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Old 07-13-2012, 08:22 PM   #24
soyizgood
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Location: Los Angeles, CA
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Quote:
Originally Posted by krz View Post
I believe the link I posted is an aggregate for the whole of California.

I just found it odd that the API for the socioeconomically disadvantaged/English learners was more or less on par with everybody else minus whites, asians, and filipinos.

Wouldn't that suggest that being poor isn't a big obstacle? Especially in cases where the poor are actually managing to score better. Or am I not understanding how API works?
API is a formula that combines results of student's test result. Students in grades 2-5 have CST tests in English, math, and in science for 4th and 5th grade iirc. I'm still a noob trying to figure out how API works. All I know it is one of a number of measures California uses to measure student performance as well as a factor in poor performing schools getting the dreaded "Title I" label.

The way I look at it, schools with low expectations of poor students tend to produce low API scored for them.

At Shenandoah Street, just about the entire student body is classified as poor. While the school has steadily improved the past 5 years, I don't feel there is a strong will among the administrators to get the kids motivated and to strive for better. I've talked with the principal in which I was the only prospective parent that attended her hastily arranged tour (originally there was no planned tour until the first day of classes). The school scores low marks on dealing with bullying, cleanliness of bathrooms, and graffiti.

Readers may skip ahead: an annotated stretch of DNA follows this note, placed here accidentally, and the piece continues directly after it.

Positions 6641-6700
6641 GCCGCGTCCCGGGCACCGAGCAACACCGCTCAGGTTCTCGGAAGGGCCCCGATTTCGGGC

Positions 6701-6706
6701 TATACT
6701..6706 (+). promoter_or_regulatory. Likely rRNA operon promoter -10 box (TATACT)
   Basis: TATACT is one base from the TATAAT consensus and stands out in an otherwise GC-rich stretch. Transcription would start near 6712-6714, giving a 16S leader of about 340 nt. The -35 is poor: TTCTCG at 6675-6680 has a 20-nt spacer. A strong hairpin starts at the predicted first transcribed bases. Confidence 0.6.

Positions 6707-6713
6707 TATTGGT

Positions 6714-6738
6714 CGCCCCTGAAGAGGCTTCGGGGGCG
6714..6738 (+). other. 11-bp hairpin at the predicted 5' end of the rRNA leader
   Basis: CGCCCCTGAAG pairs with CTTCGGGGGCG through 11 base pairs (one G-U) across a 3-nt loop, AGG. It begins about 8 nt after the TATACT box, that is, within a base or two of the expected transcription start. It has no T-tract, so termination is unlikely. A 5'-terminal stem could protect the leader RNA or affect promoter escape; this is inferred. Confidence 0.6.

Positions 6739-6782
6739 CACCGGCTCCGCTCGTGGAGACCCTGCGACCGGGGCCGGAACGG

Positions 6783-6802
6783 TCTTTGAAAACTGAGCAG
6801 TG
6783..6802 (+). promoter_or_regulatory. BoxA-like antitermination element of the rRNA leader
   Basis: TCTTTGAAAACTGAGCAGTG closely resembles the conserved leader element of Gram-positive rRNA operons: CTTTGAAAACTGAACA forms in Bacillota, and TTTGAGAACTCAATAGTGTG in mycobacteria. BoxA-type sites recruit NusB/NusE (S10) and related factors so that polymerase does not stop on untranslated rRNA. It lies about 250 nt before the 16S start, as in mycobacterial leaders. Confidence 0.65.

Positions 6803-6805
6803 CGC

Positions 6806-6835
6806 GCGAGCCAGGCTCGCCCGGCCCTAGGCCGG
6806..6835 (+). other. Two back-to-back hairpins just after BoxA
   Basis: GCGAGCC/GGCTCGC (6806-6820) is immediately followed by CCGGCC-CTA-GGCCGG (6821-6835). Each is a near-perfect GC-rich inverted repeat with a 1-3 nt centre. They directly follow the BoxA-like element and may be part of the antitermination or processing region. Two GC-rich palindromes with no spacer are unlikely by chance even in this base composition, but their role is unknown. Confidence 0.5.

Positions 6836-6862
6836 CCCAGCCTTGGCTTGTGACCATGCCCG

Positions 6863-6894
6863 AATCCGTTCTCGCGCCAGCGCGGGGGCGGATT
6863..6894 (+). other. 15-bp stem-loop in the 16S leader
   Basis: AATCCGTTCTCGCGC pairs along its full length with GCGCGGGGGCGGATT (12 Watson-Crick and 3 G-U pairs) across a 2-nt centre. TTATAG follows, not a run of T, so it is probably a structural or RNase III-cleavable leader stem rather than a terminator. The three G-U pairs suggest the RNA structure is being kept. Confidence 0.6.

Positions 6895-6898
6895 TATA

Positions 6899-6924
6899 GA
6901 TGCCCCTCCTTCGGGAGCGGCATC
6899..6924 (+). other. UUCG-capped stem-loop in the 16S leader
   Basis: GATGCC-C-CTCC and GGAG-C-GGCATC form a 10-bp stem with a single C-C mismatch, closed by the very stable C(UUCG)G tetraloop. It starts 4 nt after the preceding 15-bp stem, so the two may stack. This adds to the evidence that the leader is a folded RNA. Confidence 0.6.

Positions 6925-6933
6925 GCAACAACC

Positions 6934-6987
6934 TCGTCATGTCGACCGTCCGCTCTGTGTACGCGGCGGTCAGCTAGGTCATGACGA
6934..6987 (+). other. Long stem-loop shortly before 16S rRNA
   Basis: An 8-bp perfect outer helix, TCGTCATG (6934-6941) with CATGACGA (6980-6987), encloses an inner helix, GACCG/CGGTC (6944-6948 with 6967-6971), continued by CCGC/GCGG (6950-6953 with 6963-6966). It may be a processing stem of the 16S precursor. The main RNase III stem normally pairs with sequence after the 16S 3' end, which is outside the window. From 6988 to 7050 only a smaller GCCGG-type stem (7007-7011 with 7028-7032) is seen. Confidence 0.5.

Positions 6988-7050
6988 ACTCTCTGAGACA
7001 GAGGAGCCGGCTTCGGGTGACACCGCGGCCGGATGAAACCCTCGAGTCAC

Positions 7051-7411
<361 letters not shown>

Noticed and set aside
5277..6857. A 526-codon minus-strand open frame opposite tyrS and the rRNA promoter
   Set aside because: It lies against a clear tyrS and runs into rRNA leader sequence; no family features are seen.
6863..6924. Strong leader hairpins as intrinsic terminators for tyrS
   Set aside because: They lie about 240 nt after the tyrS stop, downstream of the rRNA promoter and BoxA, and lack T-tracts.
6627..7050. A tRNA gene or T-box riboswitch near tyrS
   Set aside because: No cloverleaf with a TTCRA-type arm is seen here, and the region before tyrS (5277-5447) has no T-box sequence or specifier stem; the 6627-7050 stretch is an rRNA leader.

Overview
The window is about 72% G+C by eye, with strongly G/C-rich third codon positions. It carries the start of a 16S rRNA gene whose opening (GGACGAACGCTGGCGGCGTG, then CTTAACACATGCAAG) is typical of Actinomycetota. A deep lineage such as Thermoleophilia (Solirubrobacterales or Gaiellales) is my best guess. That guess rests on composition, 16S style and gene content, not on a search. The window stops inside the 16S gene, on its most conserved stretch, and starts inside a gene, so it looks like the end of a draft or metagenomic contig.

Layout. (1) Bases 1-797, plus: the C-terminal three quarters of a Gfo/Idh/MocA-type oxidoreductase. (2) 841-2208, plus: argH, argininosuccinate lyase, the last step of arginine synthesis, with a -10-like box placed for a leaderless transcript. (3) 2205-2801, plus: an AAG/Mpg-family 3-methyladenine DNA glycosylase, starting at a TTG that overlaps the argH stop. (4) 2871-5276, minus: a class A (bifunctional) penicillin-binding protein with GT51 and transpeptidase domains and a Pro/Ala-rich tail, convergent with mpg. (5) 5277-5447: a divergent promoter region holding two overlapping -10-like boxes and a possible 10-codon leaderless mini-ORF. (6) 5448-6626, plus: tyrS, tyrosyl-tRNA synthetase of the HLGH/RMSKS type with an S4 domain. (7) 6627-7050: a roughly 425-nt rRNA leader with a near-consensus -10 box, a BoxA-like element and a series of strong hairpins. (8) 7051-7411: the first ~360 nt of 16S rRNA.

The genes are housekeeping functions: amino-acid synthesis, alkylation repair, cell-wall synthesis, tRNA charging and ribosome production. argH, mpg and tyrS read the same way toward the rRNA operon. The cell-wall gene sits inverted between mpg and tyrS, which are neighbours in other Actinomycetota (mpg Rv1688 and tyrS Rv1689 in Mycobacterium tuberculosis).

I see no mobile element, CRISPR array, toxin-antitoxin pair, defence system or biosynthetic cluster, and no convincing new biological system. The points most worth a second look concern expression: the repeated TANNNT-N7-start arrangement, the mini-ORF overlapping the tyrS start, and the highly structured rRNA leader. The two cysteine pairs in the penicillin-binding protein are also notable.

API - 758
Poor kids - 755

Meanwhile at Clover Avenue, being poor won't cut it as an excuse not to perform well. The administration is top notch, the teachers I've seen there make learning a challenge, but fun and rewarding at the same time. 2/3 of the students are children of UCLA graduate students, 1/3 are classified as gifted. Yet the results indicate this school is motivated to get all the students to learn and perform. To be fair, Clover doesn't get great marks for their bathrooms, either. That and 50% parents marked "Don't Know" if the school has translation and interpretation services readily available.
API - 955
Poor kids API - 914

API doesn't tell the whole story. But then what does? LAUSD also has Survey Reports which get feedback from students, parents, and faculty.

Shenandoah Street
Clover Avenue

Back on the API for the poor, you have to realize that Blacks, Hispanics, Native Americans, and English learners are generally classified as poor. Or at least high percentages of their respective populations are. So it really shouldn't be a surprise that the poor's API was comparable to that of the Hispanics, English learners, Native Americans, and Blacks. Furthermore, the poor don't really have access to the better schools, excluding magnets (can only apply to one of them and often time you have to try at least twice to get in), open enrollment (not sure how that process works), and petitioning to move child out of a NCLB school (to where since 2/3 of the schools are NCLB?).

To make it even more unfair, school districts sometimes draw lines that keep poor and minorities sheltered and isolated from the better schools that have heavy Caucasian and Asian populations. Shenandoah St is a perfect example in that the students are funneled to a poor performing middle school in Mark Twain (further west of the much better Palms Middle School), while Charnock, Palms, Clover, Canfield, and Castle Heights students get to go to Palms Middle School's attendance zone. Mark Twain is nowhere close to Shenandoah Street and you have to basically pass through Palms Middle School to get there anyway. Robertson Blvd. is the psychological barrier for those living in 90034. Live east of it and your kids get treated like you are part of Mid-City and forced into Shenandoah Street Elementary and Mark Twain Middle School.

Palms API 857, poor kids 816
Mark Twain 703, poor kids 703
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Last edited by soyizgood : 07-14-2012 at 08:37 AM.
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